Final polls of the campaign point to a hung parliament

Final pre-election polls show the Tories around 30 seats short of a majority.

New Statesman - Polls Guide_1273093737947

Latest poll (ComRes/Independent) Conservatives 27 seats short of a majority.

22:05 UPDATE: The final poll of the night, a ComRes survey for the Independent, has the Tories unchanged on 37 per cent, Labour down one to 28 per cent and the Lib Dems up two to 28 per cent.

So, assuming a uniform swing, all of the polls published tonight point to a hung parliament. There's no sign of a late Tory surge but I expect the Conservatives will be fairly satisfied. They are confident that their strength in the marginals will give them more seats than national polls suggest.

The Tories are all but certain to emerge as the single largest party on Friday but unless, against expectations, they perform well in the Lib Dem marginals, I can't see them winning an overall majority.

If Cameron ends up around 20 seats short of a majority, I expect him to attempt to lead a minority government with the support of the DUP and other minority parties. If the shortfall is more like 30-40 then he will have no choice but to negotiate with the Lib Dems.

21:50 UPDATE: ICM for the Guardian has the Tories up three to 36 per cent, Labour unchanged on 28 per cent and the Lib Dems down two to 26 per cent.

20:06 UPDATE: It looks as if last night's YouGov poll, which had the Lib Dems way down on 24 per cent, was an outlier. Tonight's has them back up fourpoints to 28 per cent, with Labour down two to 28 per cent and the Tories unchanged on 35 per cent.

There's no sign of a late Conservative surge tonight but these polls are far from encouraging for Labour. Most show them level-pegging with the Lib Dems and two put Nick Clegg's party in front.

New Statesman Poll of Polls

New Statesman - Polls Guide_1273093992405

Hung parliament, Conservatives 27 seats short of a majority.

UPDATE: The latest Angus Reid/PoliticalBetting poll has the Tories up 1 to 36 per cent, the Lib Dems unchanged on 29 per cent and Labour up 1 to just 24 per cent. As ever, Gordon Brown will be hoping that Mike Smithson's golden rule -- that the poll with Labour in the worst position is normally the most accurate -- does not hold this time.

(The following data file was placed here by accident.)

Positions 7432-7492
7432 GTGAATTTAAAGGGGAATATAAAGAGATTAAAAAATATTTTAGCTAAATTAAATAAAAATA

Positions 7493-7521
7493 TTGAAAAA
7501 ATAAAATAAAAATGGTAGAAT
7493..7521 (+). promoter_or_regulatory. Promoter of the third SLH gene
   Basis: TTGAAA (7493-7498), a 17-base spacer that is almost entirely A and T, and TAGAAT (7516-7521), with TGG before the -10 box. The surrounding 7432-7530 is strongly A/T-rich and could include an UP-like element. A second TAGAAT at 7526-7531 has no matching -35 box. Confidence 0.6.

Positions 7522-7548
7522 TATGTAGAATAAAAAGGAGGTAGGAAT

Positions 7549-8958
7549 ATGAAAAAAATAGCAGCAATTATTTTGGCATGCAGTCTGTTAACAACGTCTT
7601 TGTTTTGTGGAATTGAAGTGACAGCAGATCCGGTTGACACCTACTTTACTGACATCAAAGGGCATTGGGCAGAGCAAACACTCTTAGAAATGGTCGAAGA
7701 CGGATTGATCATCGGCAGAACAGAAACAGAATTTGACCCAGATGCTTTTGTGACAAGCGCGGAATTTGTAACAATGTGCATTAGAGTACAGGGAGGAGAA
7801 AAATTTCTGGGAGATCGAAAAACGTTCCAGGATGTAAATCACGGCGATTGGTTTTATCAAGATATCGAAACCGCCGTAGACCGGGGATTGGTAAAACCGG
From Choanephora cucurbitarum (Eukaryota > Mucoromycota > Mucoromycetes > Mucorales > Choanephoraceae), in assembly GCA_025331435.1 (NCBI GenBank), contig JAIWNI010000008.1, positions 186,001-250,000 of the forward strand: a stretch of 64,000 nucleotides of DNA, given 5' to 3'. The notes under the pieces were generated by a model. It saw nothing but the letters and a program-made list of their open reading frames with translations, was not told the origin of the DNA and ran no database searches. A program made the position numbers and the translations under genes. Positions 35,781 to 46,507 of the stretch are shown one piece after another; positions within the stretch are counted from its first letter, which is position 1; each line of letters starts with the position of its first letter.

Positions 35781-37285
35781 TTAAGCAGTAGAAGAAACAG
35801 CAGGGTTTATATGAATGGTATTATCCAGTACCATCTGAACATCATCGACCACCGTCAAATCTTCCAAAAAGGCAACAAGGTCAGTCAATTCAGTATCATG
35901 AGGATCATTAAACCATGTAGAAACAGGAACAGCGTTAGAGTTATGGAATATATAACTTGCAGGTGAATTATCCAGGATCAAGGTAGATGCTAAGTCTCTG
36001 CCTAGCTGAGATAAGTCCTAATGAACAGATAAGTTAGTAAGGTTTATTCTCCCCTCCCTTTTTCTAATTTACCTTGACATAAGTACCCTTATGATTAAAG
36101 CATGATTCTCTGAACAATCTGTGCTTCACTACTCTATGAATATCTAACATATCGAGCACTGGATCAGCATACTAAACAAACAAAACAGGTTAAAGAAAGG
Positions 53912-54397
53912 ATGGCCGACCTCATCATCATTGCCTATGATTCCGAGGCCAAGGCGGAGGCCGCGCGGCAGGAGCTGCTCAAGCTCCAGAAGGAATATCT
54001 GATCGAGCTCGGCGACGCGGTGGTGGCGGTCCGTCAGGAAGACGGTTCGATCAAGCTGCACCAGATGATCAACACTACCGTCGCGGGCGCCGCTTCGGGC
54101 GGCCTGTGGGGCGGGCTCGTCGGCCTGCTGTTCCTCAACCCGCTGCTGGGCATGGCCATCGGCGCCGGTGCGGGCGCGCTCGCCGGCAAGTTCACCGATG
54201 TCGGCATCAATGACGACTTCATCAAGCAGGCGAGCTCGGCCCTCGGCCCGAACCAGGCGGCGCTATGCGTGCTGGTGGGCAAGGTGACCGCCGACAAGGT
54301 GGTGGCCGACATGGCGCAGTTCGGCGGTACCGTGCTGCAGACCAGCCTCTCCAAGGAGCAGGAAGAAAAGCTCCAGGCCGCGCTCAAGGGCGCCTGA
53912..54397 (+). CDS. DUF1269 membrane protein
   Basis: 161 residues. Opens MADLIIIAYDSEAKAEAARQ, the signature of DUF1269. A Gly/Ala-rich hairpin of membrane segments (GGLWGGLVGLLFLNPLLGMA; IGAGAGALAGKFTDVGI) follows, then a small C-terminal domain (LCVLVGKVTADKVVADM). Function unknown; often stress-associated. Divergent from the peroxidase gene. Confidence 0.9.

UPDATE: Populus for the Times has topline figures of Con 37 per cent (+1), Lab 28 per cent (+1) and Lib Dems 27 per cent (-1). On a uniform swing, that result would leave Cameron 24 seats short, a legislative handicap he would hope to overcome with the help of the DUP and others.

The first two polls of the night are out and both point to a hung parliament. An Opinium poll for the Daily Express has the Tories on 35 per cent (+2), Labour on 27 per cent (+1) and the Lib Dems on 26 per cent (-1). If repeated at the election on a uniform swing, that result would leave David Cameron 38 seats short of a majority.

Meanwhile, a new TNS BRMB poll puts the Tories down one to 33 per cent, with the Lib Dems also down one to 29 per cent and Labour unchanged on 27 per cent. On a uniform swing, the figures would leave Cameron 57 seats short of a majority.

So, like other recent polls, both suggest that the yellow tide is receding. That said, it's worth remembering how few expected to see any poll put the Lib Dems ahead of Labour the day before the election.

I'm expecting a glut of polls tonight, so stay tuned for updates throughout the evening.

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George Eaton is political editor of the New Statesman.

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France is changing: an army stalks the streets and Boris Johnson wanders the Tuileries

Will Self on the militarisation of France, and Boris Johnson at the Foreign Office.

At the corner of the rue D’Hauteville and the rue de Paradis in the tenth arrondissement of Paris is a retro-video-games-themed bar, Le Fantôme, which is frequented by some not-so-jeunes gens – the kind of thirtysomethings nostalgic for an era when you had to go to an actual place if you wanted to enter virtual space. They sit placidly behind the plate-glass windows zapping Pac-Men and Space Invaders, while outside another – and rather more lethal – sort of phantom stalks the sunlit streets.

I often go to Paris for work, and so have been able to register the incremental militarisation of its streets since President Hollande first declared a state of emergency after last November’s terrorist attacks. In general the French seem more comfortable about this prêt-à-porter khaki than we’d probably be; the army-nation concept is, after all, encrypted deep in their collective psyche. The army was constituted as a revolutionary instrument. France was the first modern nation to introduce universal male conscription – and it continued in one form or another right up until the mid-1990s.